Lucy Letby Murdered Seven Babies While Working as a Nurse — Could She Be Innocent?

The hospital were Lucy Letby worked was underfunded while its staff was overworked. Police failed to consider systemic issues.

Jennifer Tisdale - Author

May 14 2024, Published 10:45 p.m. ET

Lucy Letby's mug shot; hospital sign where she worked
Source: Getty Images

When Lucy Letby, a neonatal nurse in the United Kingdom, was found guilty of murdering seven babies she was quickly called an angel of death. According to The Guardian, it had been "more than 30 years since [Beverley] Allitt, another children’s nurse, was given that same nickname after murdering three infants and another child in eerily similar circumstances in 1991." Grieving parents were heartbroken and angry, coworkers wondered how they missed the signs, and Letby was sentenced to life in prison.

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Throughout the numerous investigations conducted by the hospital and then by police, some people weren't convinced that Letby was behind these horrific crimes. Beyond the fact that no one could point to any previous instances of mental illness or violent behavior, Letby herself was deeply committed to her job. In May 2024, The New Yorker published a well-researched piece that asked the question, could Lucy Letby be innocent? This wouldn't be the first time someone was wrongfully convicted.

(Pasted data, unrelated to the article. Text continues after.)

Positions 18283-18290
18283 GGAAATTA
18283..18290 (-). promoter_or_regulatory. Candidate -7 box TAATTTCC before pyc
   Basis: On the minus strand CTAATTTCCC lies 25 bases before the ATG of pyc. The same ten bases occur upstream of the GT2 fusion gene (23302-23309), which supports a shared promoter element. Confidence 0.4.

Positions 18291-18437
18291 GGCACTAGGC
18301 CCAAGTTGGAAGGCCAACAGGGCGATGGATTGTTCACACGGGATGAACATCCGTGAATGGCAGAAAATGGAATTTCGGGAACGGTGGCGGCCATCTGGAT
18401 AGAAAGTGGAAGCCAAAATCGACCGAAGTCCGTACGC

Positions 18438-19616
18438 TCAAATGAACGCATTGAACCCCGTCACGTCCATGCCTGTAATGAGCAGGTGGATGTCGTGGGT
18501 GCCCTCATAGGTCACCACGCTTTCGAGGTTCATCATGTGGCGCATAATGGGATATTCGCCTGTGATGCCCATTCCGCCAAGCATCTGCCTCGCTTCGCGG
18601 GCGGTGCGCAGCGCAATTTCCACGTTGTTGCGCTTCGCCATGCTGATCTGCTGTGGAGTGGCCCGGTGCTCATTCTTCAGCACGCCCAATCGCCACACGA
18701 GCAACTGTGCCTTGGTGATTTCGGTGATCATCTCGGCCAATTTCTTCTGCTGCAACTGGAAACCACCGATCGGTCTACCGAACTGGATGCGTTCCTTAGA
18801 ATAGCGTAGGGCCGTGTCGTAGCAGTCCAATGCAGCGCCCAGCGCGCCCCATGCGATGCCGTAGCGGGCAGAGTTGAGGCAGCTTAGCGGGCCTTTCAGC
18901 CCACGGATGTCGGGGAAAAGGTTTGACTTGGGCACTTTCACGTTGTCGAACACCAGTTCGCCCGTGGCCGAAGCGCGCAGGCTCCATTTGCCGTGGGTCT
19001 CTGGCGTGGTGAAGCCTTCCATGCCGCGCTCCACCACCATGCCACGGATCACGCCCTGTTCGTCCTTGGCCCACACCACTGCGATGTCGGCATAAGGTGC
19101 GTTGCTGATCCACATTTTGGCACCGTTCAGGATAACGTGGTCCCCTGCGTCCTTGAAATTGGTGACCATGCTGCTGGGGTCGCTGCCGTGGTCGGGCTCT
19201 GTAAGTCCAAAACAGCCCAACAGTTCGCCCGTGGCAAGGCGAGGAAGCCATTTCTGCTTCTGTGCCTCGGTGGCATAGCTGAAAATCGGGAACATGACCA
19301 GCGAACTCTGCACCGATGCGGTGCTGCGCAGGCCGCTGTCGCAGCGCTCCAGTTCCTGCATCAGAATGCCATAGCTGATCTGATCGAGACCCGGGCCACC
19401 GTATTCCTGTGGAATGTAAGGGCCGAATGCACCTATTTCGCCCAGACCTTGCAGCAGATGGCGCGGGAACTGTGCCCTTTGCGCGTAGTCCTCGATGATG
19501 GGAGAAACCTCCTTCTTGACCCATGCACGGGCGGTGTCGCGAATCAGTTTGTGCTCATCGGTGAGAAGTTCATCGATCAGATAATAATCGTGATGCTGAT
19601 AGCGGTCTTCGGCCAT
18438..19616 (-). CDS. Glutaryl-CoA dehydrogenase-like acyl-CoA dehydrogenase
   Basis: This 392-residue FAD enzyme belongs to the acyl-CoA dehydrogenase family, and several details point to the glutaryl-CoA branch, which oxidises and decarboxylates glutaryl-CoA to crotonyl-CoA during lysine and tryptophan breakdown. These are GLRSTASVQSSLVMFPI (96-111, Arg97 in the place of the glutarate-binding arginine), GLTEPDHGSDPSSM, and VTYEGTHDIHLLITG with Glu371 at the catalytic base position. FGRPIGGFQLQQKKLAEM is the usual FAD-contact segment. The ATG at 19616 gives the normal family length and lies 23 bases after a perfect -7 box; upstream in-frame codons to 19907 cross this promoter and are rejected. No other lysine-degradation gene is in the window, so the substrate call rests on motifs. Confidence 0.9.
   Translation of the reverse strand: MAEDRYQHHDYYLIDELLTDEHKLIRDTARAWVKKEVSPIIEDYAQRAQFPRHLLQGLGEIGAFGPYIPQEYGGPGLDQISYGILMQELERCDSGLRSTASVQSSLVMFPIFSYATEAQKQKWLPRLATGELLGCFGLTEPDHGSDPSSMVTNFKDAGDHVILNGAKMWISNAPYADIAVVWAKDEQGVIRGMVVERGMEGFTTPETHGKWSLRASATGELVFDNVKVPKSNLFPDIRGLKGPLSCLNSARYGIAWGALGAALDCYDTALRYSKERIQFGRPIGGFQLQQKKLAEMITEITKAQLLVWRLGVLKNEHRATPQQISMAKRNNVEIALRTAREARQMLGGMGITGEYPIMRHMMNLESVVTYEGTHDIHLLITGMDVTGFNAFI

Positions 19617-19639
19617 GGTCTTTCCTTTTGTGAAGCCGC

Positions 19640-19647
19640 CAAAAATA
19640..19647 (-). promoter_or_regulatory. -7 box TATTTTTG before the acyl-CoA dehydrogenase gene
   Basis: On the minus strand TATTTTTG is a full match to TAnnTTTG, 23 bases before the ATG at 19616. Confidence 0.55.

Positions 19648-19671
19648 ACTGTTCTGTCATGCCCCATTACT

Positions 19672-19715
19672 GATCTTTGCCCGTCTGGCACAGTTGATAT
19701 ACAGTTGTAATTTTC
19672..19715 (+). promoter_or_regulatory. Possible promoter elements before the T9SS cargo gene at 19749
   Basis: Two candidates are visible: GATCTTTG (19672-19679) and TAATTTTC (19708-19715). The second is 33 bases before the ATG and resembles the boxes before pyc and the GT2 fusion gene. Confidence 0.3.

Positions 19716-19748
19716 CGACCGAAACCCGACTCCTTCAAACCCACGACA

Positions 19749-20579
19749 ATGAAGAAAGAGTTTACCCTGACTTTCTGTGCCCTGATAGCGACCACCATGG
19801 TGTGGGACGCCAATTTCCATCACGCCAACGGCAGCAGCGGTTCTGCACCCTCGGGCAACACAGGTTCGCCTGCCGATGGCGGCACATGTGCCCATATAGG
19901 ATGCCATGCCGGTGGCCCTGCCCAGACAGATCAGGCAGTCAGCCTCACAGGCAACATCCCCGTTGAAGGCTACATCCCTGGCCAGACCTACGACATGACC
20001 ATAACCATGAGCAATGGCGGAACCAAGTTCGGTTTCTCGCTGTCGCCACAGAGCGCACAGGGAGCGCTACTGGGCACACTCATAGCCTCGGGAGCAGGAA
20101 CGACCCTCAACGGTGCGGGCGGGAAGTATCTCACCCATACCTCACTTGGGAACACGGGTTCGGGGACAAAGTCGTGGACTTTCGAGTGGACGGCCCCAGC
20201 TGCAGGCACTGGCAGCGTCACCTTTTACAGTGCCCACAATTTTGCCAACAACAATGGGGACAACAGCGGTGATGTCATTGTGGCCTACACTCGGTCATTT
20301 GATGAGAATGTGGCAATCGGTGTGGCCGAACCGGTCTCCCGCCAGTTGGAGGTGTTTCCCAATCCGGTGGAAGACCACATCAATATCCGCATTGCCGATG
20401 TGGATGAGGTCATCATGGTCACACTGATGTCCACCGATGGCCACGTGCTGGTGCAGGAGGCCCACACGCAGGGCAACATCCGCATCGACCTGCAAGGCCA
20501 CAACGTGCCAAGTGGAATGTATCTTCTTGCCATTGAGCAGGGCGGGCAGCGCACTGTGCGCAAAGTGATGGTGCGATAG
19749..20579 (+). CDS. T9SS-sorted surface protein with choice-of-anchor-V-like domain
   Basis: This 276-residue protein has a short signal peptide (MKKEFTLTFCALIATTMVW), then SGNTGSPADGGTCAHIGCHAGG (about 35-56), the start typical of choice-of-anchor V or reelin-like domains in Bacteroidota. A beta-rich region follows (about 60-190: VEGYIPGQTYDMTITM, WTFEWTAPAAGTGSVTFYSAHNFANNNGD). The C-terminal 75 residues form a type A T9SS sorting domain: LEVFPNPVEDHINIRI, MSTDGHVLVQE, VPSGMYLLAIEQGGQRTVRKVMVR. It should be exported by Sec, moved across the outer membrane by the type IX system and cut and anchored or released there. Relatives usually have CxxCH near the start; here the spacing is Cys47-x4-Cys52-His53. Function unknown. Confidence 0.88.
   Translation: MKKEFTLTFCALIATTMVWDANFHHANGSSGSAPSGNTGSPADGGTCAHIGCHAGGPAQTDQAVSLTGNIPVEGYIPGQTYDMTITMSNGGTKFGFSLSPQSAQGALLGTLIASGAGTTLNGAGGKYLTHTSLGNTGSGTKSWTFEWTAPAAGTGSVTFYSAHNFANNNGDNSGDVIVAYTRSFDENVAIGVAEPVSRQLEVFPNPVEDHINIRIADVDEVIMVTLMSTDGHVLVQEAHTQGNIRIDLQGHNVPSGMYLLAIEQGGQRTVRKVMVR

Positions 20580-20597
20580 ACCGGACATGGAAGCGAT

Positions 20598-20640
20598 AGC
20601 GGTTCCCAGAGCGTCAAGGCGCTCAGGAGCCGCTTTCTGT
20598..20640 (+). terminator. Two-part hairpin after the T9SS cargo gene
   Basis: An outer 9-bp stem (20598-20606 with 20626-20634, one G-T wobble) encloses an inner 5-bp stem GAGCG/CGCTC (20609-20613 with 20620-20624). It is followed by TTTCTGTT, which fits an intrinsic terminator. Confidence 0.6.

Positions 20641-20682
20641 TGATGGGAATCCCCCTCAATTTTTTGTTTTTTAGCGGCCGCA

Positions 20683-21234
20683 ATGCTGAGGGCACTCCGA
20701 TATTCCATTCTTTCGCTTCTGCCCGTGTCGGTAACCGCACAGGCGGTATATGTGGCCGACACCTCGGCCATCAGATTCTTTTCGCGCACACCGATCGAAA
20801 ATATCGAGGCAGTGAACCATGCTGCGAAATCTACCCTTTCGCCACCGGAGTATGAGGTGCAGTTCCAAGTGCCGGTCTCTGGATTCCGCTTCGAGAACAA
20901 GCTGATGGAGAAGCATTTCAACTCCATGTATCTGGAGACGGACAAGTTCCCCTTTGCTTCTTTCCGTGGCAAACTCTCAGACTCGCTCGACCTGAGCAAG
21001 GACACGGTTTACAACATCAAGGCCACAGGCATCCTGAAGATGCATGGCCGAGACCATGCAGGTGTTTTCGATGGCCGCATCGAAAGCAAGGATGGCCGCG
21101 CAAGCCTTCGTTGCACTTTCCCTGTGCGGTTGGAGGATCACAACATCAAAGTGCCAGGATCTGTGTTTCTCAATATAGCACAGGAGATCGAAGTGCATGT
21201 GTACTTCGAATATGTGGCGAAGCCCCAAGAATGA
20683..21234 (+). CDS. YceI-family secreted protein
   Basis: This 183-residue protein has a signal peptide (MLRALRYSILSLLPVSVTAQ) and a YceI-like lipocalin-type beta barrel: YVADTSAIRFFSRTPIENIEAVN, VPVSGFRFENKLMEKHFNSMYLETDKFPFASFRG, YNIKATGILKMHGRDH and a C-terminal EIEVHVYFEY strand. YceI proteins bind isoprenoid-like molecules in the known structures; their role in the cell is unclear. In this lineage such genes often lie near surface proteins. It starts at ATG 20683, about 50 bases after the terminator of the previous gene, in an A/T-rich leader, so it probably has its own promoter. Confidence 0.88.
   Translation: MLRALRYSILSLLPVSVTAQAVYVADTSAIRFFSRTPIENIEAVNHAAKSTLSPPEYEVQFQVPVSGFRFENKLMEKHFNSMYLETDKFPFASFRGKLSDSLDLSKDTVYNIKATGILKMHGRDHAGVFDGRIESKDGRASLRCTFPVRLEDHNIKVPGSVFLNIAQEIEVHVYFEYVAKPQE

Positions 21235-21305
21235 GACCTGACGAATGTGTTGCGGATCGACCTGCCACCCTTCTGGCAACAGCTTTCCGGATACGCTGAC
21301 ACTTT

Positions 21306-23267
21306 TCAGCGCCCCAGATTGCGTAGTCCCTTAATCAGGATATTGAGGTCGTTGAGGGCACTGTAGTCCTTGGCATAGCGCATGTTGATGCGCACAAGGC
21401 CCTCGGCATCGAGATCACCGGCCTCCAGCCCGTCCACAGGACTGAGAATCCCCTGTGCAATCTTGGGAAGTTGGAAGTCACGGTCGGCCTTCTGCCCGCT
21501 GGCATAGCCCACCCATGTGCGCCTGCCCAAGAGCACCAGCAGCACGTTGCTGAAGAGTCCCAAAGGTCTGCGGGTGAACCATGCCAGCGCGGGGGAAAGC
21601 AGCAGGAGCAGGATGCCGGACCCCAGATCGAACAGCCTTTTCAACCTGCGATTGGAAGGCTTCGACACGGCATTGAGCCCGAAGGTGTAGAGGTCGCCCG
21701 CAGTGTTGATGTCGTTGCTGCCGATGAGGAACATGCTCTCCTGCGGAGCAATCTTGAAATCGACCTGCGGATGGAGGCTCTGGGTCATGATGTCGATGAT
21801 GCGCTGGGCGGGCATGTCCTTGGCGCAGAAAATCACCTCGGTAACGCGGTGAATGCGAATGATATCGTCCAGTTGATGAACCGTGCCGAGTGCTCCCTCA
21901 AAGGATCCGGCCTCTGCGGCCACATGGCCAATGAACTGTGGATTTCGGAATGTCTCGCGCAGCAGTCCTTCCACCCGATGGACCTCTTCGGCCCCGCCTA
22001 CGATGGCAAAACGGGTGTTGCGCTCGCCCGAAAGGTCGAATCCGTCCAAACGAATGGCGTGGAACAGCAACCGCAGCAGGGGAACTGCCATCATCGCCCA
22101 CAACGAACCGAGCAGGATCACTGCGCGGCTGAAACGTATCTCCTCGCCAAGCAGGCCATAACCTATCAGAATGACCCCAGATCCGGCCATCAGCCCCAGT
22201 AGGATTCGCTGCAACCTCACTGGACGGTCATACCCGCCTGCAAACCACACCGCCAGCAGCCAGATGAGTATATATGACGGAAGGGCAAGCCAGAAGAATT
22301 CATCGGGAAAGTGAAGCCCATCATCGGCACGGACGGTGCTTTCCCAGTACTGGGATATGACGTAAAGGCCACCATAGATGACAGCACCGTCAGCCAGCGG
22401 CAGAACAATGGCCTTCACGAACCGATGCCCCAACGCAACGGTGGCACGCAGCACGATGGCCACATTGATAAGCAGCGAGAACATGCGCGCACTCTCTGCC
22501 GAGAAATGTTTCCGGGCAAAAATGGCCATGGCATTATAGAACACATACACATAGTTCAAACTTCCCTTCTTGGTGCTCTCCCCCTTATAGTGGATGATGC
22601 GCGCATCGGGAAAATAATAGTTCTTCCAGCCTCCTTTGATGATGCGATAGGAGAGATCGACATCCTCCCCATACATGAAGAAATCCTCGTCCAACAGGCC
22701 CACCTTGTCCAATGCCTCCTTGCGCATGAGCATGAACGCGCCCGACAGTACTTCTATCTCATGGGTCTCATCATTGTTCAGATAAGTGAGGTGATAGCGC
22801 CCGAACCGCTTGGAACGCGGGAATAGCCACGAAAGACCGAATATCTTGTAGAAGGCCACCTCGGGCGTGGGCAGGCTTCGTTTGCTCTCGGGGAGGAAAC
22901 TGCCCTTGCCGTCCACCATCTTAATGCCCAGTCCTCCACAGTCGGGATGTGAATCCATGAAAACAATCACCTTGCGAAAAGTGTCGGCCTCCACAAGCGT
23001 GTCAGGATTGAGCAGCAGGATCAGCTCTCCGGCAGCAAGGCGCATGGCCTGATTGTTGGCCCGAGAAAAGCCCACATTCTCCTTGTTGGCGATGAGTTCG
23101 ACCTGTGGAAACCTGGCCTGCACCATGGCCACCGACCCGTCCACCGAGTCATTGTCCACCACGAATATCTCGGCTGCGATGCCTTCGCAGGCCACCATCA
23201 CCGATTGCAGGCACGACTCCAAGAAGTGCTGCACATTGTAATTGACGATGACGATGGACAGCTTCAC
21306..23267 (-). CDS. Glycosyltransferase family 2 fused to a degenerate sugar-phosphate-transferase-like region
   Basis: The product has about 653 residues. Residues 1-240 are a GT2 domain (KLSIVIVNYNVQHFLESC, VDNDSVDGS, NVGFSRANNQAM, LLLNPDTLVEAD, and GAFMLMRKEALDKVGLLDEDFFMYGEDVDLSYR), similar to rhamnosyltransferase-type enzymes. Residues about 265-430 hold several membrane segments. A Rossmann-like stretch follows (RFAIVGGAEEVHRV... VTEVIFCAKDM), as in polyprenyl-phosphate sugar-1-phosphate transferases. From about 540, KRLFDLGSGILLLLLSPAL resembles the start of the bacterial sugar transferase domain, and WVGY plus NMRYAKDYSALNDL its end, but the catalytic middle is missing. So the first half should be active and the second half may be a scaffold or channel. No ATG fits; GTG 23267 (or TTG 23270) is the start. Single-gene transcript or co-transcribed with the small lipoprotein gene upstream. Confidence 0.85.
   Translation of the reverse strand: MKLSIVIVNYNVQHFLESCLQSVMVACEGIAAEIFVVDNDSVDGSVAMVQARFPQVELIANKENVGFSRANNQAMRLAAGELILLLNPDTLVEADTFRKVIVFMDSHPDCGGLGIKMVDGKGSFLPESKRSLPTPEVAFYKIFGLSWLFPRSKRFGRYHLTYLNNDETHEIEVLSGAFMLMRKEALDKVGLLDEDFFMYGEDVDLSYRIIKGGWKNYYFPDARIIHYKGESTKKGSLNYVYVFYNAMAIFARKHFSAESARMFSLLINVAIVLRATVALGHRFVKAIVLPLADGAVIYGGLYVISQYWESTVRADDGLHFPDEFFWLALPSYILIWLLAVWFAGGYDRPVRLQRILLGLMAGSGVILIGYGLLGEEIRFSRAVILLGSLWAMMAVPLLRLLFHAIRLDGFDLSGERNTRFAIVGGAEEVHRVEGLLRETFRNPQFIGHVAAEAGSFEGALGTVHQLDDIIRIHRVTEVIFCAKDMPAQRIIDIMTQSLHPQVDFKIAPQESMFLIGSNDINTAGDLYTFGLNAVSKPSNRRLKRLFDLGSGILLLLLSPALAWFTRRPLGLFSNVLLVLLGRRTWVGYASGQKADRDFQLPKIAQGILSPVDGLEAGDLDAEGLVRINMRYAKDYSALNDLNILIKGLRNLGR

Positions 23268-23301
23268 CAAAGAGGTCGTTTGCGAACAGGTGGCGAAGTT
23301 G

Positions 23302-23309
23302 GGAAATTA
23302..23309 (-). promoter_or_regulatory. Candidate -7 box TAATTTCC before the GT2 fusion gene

Is Lucy Letby innocent? Some people think it's possible.

For her piece in The New Yorker, reporter Rachel Aviv poured through "7,000 pages of court transcripts, which included police interviews and text messages, and from internal hospital records that were leaked to her." If you listen to this piece, it will take over an hour, which shows the strength of this research.

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A large television screen near Manchester Crown Court broadcasts the judge sentencing convicted hospital nurse Lucy Letby
Source: Getty Images

What it specifically looks at is all the moving parts that weren't connected at the time of the incidents, investigations, and Letby's trial. Together they posit that the deaths of the babies were possibly accidental.